Blaming Venezuela’s spiraling inflation on “economic war and mafia attacks,” Hugo Chavez’s successor, socialist President Nicolas Maduro has raised the nation’s minimum wage for the fifth time in a year. The whopping 50 percent wage hike raises the monthly wage to between $12 and $60, in U.S. terms, depending on whether one goes by the state-controlled or the more accurate black-market exchange rate.
No matter what, though, the measure will provide no relief given Venezuela’s projected 1,600 percent inflation rate.
Decades of Chavez-ism have finally demonstrated Margaret Thatcher’s dictum: Socialists “always run out of other people’s money.” Venezuela’s paper money has lost so much value that it is no longer counted at the point of purchase. It’s weighed.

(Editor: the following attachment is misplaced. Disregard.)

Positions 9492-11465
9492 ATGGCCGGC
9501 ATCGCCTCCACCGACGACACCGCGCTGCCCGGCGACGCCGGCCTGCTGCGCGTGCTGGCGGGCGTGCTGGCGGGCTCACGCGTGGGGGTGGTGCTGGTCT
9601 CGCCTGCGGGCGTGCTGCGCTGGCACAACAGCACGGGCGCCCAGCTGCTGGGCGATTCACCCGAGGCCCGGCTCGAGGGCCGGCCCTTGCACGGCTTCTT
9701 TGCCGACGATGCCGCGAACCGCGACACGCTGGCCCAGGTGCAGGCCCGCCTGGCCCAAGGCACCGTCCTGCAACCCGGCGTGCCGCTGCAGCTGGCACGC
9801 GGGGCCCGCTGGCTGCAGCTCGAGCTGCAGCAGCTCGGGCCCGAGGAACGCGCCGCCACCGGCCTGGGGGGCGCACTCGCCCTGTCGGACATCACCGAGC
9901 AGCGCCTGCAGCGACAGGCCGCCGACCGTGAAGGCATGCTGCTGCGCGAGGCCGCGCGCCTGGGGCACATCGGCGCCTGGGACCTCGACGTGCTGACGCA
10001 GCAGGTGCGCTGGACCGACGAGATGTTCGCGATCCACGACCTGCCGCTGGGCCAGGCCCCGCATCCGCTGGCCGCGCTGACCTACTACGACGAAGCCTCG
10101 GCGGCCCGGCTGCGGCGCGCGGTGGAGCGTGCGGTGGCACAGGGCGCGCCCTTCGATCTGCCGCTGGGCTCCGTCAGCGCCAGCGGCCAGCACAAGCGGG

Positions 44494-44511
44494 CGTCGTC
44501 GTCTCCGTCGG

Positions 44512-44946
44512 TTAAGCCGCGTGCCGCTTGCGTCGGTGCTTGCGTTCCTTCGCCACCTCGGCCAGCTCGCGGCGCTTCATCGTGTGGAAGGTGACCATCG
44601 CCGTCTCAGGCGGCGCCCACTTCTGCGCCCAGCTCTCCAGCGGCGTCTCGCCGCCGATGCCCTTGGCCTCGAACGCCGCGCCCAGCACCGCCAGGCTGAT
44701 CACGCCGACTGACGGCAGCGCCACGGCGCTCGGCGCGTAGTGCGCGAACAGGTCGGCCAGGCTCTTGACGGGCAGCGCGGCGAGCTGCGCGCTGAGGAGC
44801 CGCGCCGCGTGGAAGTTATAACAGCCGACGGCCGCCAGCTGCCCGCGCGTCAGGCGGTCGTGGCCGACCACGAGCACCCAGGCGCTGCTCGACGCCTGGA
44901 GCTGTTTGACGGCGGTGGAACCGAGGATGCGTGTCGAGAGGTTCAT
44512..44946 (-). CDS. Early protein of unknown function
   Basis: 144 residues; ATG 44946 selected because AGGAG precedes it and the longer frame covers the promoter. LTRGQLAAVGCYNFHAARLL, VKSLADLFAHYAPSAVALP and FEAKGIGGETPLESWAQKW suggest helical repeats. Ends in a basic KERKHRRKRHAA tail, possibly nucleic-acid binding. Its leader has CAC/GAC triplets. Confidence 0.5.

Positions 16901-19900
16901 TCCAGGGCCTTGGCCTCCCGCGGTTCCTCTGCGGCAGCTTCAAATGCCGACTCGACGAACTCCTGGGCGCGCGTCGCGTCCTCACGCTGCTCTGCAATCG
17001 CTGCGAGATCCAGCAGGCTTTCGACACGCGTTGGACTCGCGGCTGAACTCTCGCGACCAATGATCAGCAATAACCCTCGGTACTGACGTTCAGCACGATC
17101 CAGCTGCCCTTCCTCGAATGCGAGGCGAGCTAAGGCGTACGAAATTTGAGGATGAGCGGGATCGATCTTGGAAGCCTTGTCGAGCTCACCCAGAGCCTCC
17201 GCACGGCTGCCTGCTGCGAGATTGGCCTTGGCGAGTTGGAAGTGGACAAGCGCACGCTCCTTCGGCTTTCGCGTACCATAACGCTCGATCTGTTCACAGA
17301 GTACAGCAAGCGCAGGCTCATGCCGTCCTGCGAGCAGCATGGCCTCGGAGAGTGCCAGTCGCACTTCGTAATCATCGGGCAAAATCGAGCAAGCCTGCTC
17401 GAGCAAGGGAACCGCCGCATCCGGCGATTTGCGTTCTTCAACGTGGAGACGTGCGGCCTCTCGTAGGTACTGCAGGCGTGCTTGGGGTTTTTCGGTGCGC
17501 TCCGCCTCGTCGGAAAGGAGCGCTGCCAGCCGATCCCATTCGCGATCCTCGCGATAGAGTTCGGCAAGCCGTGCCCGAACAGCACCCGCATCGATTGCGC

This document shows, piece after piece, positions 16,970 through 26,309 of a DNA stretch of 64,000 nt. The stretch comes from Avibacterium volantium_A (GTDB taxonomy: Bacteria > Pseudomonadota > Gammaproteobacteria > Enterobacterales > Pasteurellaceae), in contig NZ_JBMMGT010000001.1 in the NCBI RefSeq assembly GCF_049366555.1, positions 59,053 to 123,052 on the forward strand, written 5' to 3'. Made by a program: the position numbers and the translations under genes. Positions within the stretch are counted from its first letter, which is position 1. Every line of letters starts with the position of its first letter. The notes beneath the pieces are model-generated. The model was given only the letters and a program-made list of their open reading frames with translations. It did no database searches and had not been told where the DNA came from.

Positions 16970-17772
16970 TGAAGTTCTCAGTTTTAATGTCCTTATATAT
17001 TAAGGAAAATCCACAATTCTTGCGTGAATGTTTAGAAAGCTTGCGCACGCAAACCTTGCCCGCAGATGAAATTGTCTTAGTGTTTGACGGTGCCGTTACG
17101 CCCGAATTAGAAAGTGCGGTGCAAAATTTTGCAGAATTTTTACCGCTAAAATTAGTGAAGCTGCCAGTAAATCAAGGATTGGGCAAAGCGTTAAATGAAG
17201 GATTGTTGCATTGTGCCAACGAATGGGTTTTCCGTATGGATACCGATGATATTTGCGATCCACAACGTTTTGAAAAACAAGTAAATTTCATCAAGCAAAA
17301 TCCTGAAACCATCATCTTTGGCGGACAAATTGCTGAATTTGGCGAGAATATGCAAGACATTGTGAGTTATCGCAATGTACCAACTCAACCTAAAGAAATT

The once-affluent and still oil-rich nation came to this because of a long train of abuses, missteps and shortsighted moves typical of socialist regimes. These began when Venezuela nationalized its oil industry in 1976. The pretext for nationalization was to take profit from capitalists and return it to the people. But when the government seized the oil companies, it removed the profit incentive people had to develop and maintain the physical apparatus that brings oil to market. Predictably, everything has fallen into disrepair.
It also removed another equally important force: the loss incentive.
On Jan. 17, the CBC National aired a mini-documentary on the rise of white nationalism in the aftermath of the election of Donald Trump, and I just had to watch. I wanted to see what research the MotherCorp had done. What was going to be the angle?
As it turned out, there was virtually no research. There were no statistics presented. There were no membership numbers. There was hardly any substantial presentation. This was basically a story about Richard Spencer.
Now, most people do not know who Richard Spencer or what the alt-right is, but he is the head of the National Policy Institute, which is “an independent organization dedicated to the heritage, identity, and future of people of European descent in the United States, and around the world.”